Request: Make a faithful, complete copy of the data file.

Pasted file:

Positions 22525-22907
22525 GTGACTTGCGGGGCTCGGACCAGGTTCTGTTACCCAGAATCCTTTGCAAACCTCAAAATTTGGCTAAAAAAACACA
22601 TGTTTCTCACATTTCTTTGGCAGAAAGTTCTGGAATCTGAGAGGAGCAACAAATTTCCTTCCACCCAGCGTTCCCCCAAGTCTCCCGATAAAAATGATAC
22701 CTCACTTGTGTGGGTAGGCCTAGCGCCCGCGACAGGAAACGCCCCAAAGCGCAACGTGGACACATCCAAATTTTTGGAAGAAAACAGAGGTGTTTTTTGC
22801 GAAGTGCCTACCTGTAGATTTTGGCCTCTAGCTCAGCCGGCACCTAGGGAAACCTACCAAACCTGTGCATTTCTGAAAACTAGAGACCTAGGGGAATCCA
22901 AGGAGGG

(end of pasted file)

Positions 22525-22907
22525 GTGACTTGCGGGGCTCGGACCAGGTTCTGTTACCCAGAATCCTTTGCAAACCTCAAAATTTGGCTAAAAAAACACA
22601 TGTTTCTCACATTTCTTTGGCAGAAAGTTCTGGAATCTGAGAGGAGCAACAAATTTCCTTCCACCCAGCGTTCCCCCAAGTCTCCCGATAAAAATGATAC
22701 CTCACTTGTGTGGGTAGGCCTAGCGCCCGCGACAGGAAACGCCCCAAAGCGCAACGTGGACACATCCAAATTTTTGGAAGAAAACAGAGGTGTTTTTTGC
22801 GAAGTGCCTACCTGTAGATTTTGGCCTCTAGCTCAGCCGGCACCTAGGGAAACCTACCAAACCTGTGCATTTCTGAAAACTAGAGACCTAGGGGAATCCA
22901 AGGAGGG